Congress has made its first move in battling online services such as Backpage.com.
Lisa Thompson of the National Center on Sexual Trafficking warns about Backpage.com, which she says appears to be a classified service where someone could post a used lawnmower or microwave for sale.
"But in reality,” Thompson said, "its business model is built on offering human beings who are purchased for sex and many of those who ... go there are actually buying sexually trafficked children and adults.”
It has been able to do so because of liberal court interpretations of the Communications Decency Act, which was passed to protect children from indecent material.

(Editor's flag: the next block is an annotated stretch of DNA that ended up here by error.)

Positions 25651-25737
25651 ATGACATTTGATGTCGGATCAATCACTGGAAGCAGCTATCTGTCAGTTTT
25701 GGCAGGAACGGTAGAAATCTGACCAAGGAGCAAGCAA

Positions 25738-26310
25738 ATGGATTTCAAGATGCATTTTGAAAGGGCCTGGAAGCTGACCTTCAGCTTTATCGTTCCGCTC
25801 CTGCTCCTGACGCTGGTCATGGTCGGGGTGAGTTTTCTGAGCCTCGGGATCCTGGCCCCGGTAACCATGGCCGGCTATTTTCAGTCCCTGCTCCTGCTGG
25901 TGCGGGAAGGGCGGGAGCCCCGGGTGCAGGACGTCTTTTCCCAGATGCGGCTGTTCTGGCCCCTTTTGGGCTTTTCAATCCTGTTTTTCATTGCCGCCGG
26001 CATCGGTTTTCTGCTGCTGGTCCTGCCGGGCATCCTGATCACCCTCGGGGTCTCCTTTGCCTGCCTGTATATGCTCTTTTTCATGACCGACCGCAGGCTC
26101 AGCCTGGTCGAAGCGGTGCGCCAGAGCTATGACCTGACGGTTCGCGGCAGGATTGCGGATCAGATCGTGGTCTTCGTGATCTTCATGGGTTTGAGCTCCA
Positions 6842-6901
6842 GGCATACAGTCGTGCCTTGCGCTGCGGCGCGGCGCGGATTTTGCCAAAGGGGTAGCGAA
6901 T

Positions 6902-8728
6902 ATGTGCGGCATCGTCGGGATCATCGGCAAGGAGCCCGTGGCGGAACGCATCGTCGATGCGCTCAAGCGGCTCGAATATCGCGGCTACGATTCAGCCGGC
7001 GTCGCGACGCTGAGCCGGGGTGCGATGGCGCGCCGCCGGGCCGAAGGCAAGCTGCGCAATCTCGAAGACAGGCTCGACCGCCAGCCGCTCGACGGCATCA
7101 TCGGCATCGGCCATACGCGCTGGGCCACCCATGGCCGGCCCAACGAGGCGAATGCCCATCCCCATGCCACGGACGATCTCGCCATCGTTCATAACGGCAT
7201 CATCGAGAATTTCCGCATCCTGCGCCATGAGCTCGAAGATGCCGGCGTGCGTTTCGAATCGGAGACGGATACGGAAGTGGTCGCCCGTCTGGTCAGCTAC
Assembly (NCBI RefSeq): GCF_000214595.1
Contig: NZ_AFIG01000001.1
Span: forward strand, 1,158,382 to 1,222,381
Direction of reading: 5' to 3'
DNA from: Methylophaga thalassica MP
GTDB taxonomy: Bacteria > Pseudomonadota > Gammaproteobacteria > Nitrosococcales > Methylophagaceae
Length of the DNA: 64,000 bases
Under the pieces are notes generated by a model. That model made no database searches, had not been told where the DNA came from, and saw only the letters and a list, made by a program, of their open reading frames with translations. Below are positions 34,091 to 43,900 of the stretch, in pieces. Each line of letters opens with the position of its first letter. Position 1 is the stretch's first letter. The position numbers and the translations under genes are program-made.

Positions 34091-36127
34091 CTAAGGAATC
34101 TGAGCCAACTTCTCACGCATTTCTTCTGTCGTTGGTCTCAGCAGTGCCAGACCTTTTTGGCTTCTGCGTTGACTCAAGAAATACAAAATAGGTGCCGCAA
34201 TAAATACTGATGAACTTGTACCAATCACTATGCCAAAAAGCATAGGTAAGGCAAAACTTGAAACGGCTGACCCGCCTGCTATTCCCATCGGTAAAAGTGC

However, more recently, the Senate Commerce Committee has unanimously passed SB 1693, the Stop Enabling Sex Traffickers Act, which would correct that. A companion bill in the House, HR 1865, The Fight Online Sex Trafficking Act, will also help curtail trafficking.
"I would say it's the most important anti-trafficking legislation in nearly 20 years,” Thompson said. “We need to get everybody on board with this, and unfortunately there are still voices within the tech sector that are opposing this."
Thompson says it's a bipartisan issue and both the House and Senate bills are drawing bipartisan support in both houses of Congress.